By Todd Ceisner
The last time Lake Fork hosted a major bass fishing tournament in 2015, it took more than 89 pounds to win a three-day event. The year before that, the winning total was an eye-popping 110 pounds, again for three days.
As the famed northeast Texas reservoir, which was built to be a destination bass fishery, takes its latest turn in the tournament spotlight this week as it hosts the latest edition of Bassmaster’s Toyota Texas Fest, the question on the minds of BassFans seems to be: How high will the weights go this time with four days of competition on the docket?
There’s really no telling.
The format this week will follow that of previous Texas Fest events and Toyota Texas Bass Classics. Anglers will be accompanied by marshals, who will weigh each fish on the water so the fish can be immediately released. Daily totals will be determined by the cumulative weight of an angler’s five heaviest bass. If a bass measures longer than 24 inches, an angler is permitted to keep it to show off on stage at the daily weigh-in.
While the potential for prodigious weights and gargantuan fish exists at Fork – it is home to more than half of the bass entered into the state’s gold standard ShareLunker Program as well as the current state record – the weather, at least during the first couple days of competition, will be a major factor.
Thunderstorms, some of the severe variety, are headed toward Fork tonight and some estimates are calling for more than two inches of rain to fall by Friday evening. That could force some to alter their plans on the fly while others could reap the benefits.
There are 11 anglers in the field this week with previous TTBC experience at Fork from either 2014 or 2015. Among them is Keith Combs, who put up video game-like numbers in winning the 2014 event with 110 pounds. His daily average was 36.67 pounds and his average fish that week weighed more than seven pounds.
While Fork is not known as a great lake to catch a lot of fish, its allure comes from the knowledge that the next cast could result in the biggest bass of someone’s life. Clent Davis said he caught what he estimated to be a 12-pounder on Tuesday, but couldn’t weigh it or photograph it since other competitors were within view at the time. He said it was easily the biggest bass he’d ever caught. Jamie Hartman said he caught just three fish on Monday and only two were keepers, but one weighed in excess of nine pounds.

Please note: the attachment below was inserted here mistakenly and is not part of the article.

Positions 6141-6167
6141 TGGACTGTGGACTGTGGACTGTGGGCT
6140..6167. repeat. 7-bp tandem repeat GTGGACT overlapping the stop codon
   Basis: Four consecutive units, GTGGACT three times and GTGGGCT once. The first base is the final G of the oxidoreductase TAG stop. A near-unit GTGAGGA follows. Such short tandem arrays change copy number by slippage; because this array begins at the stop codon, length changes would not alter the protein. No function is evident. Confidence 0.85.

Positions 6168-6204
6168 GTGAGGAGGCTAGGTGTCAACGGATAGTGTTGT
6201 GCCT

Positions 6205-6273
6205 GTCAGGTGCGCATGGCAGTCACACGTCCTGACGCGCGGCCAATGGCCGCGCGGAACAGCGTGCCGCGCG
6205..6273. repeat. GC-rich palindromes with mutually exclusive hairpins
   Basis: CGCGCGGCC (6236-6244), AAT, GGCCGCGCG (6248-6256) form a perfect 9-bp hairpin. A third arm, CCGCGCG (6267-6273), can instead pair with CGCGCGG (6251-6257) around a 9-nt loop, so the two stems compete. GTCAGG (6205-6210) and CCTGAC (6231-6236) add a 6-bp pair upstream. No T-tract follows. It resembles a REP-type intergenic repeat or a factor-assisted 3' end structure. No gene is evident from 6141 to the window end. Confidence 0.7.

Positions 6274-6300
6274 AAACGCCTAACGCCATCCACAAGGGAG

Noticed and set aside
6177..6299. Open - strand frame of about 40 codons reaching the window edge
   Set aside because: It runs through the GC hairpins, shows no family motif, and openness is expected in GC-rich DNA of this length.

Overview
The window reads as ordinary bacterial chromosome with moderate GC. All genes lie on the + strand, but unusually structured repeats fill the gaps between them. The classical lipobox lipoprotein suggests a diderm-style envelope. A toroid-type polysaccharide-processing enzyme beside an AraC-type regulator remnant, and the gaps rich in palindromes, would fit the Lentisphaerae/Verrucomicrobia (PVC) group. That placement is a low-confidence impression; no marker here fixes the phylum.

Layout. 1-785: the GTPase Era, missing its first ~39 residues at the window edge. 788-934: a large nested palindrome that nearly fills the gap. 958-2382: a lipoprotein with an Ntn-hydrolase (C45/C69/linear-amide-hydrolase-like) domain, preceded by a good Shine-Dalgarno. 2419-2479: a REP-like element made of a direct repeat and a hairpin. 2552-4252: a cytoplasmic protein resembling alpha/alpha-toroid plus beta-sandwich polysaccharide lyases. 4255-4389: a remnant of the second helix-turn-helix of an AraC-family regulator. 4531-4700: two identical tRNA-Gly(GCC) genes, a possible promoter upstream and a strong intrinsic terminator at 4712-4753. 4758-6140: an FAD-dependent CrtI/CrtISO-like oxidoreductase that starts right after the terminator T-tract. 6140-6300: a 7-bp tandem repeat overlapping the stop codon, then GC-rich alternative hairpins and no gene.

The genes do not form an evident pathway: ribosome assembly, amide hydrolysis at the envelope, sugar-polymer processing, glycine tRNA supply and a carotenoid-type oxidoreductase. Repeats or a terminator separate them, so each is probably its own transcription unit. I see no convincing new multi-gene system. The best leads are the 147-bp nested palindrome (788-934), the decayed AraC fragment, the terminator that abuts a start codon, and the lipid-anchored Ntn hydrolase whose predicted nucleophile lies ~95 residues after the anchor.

Mark Pack, a former tour pro and longtime guide at Lake Fork who averages six days a week on the water, said a guide client from Colorado caught five double-digit bass in a three-day span a couple weeks ago.
“We’ve been catching big ones in the muddier water,” Pack said. “A 40- to 45-pound bag is possible if you hit the right spot. The key is duplicating that every day.”
Pack said the lake has seen four straight years of solid recruitment, meaning the fishery should be in great shape for years to come.
“We’ve had great spawns the last four years and those fish that hatched four years ago, some are hitting seven pounds already,” he said. “This lake is loaded with 7- to 10-pounders right now.”
Before getting into more about the bite, here's the lowdown on the lake itself.
BassFan Lake Profile
> Lake name: Lake Fork Reservoir
> Type of water: Manmade impoundment of a tributary of the Sabine River
> Surface acres: 27,600
> Primary structure/cover: Plentiful standing and submerged timber, stumps, hydrilla, milfoil, duckweed, ledges, docks, brush piles
> Primary forage: Shad, crappie, bluegill, crawfish
> Average depth: 12 to 15 feet
> Species: Largemouth
> Minimum length: Typically, a slot limit protects bass between 16 and 24 inches at Fork, but since this is a catch-weigh-release format event, the slot limit won’t be in effect
> Reputation: It was built to be a premier fishery and it’s annually considered a top bass fishing destination capable of producing double-digit bass on just about any cast
> Weather: Heavy rains moved in Wednesday and thunderstorms are in the forecast for Thursday and Friday. Conditions are expected to improve for the final two days